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RBC Chief Issues Apology for Getting Caught Outsourcing Jobs

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RBC Chief Issues Apology for Getting Caught Outsourcing Jobs

RBC CEO Gord Nixon’s Open Letter to Canadians

RBC has been in the news this week in a way no company ever wants to be.

Let me tell you, we were really blindsided on this one. There was nothing newsworthy about our shedding of Canadian IT jobs through an outsourcing agreement with iGate Corp. If we can pay foreign workers less to do the same job that Canadians are doing, it’s our duty to our shareholders to make that happen. That’s why my own paycheque has recently seen a 25% increase to $12.6 million. All Canadian CEOs do it every day, and it is not news.

But with iGate, we went a bridge too far. And we got caught. For that, I apologize with all my heart.

Our supplier added insult to the outsourcing injury by using loopholes in the Canadian visa system our friends in the Harper government designed to allow us to employ foreign workers in Canada to do jobs at a lower wage than their Canadian counterparts. And iGate used our RBC IT employees to train the foreign workers who would be doing their jobs once those positions were offshored. When investigative journalists at the CBC found out about all this, the shit really hit the fan.

At first, we thought we could get out of this mess by blaming our supplier, iGate. After all, that’s why we have such arms-length arrangements. Contracting-out is supposed to enable us to avoid any responsibility for the business practices of our suppliers. But somehow the “iGate-gate” moniker never stuck to this scandal.

Now that RBC boycott movements have taken root, we see that there is no way to shift the blame here, so we must come clean and offer our sincerest apologies.

I want to apologize to the employees affected by this outsourcing arrangement as we should have been more sensitive and helpful to them. If we had been a little less ham-fisted in this particular case, we could have gotten a lot more public sympathy. All employees will be offered comparable job opportunities within the bank, which they will hold for as long as this scandal remains in the public consciousness.

The recent debate about an outsourcing arrangement for some technology services has raised important questions.

How can high-paid CEOs make outsourcing of good jobs palatable to the Canadian public? How can the Harper government convince Canadians that the Temporary Foreign Workers program is designed for something other than providing corporations with cheap labour when it allows for foreign workers to be paid less than Canadians? And most importantly, how can we make sure that RBC never makes such a terrible mistake again – getting caught?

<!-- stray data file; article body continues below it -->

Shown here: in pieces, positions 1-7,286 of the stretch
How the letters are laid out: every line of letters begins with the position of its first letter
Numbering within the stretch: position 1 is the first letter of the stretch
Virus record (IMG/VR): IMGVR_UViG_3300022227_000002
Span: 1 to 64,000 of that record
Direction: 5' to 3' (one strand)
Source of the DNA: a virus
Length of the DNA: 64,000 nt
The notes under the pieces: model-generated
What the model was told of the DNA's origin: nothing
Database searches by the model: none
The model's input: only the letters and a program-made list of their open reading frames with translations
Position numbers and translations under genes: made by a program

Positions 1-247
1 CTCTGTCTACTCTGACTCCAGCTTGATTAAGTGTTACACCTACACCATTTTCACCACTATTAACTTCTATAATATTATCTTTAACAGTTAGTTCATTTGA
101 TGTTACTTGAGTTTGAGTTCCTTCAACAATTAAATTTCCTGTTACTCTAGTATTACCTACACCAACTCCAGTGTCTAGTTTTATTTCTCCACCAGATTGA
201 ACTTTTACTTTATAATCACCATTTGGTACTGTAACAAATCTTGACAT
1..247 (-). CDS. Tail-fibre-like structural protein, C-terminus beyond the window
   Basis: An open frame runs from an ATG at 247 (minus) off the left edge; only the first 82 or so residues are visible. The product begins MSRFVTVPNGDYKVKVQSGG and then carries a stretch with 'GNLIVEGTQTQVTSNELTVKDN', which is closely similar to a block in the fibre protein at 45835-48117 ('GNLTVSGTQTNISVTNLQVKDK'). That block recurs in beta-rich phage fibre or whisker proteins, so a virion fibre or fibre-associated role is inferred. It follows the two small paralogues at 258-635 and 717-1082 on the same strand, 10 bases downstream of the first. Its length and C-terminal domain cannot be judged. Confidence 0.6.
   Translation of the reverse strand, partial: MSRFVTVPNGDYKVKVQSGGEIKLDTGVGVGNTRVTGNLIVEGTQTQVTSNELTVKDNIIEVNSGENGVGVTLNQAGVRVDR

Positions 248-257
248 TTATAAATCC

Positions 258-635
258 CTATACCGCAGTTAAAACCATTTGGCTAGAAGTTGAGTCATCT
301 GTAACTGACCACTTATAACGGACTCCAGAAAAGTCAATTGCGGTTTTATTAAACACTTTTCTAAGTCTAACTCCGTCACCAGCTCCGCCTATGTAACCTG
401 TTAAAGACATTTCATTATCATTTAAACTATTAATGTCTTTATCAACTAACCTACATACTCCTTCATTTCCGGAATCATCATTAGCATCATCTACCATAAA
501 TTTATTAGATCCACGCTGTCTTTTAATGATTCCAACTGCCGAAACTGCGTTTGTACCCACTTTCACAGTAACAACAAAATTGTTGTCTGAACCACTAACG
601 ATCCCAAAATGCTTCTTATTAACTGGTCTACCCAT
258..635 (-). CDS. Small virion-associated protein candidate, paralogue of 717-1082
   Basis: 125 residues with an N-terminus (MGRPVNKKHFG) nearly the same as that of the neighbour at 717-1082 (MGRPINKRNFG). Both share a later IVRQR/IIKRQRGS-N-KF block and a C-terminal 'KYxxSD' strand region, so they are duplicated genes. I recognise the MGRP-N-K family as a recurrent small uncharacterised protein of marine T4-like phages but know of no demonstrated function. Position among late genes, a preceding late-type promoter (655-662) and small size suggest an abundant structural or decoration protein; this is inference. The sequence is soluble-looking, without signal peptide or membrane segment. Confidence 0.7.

We are reviewing our supplier arrangements and policies with a continued focus on plausible deniability. To protect shareholder value, we need to ensure that we are sufficiently insulated from any possible scandals in the future.

Please accept our assurances that all our Canadian client call centres are located in Canada and support our domestic and our U.S. business, and they will remain in Canada. (Which does not preclude the possibility that some of our suppliers might have call centres overseas.)

To further improve our image, we are preparing a new initiative aimed at helping young people gain an important first work experience in our company, which we will announce in the weeks ahead. We can always use a few low-paid interns to make photocopies and the good PR sure doesn’t hurt.

RBC proudly employs over 57,000 people in Canada. Over the last four years, despite a challenging global economy, we added almost 3,000 full-time jobs in Canada. We also hire over 2,000 youth in Canada each year and we support thousands more jobs through the purchases we make from Canadian suppliers. As we continue to grow, so will the number of jobs for Canadians. And, hopefully, the Canadians we employ will be fearful enough of losing their jobs to overseas suppliers (to whom we can transfer work at the drop of a hat) that they will accept wages that are more competitive with that cheap overseas labour.

RBC opened for business in 1864 and we have worked hard since then to earn the confidence and support of the community by keeping all of our less savoury business practices carefully hidden. Today, we remain every bit as committed to making our clients believe that we have earned the right to be their first choice, making them think that we provide rewarding careers for our employees, delivering returns to shareholders who invest with us (the rich folks we really care about), and creating the impression that we support the communities in which we are privileged to operate.

I’d like to close by thanking our employees, clients, shareholders and community partners for your input and continued support.


Gord Nixon
President and Chief Executive Officer,
Royal Bank of Canada


David Bernans is a Québec-based writer and translator. He is the author of Collateral Murder. Follow him on twitter @dbernans.


* Note: This letter is an English translation of Gord Nixon's original letter of apology, which was written in Corporate BS.


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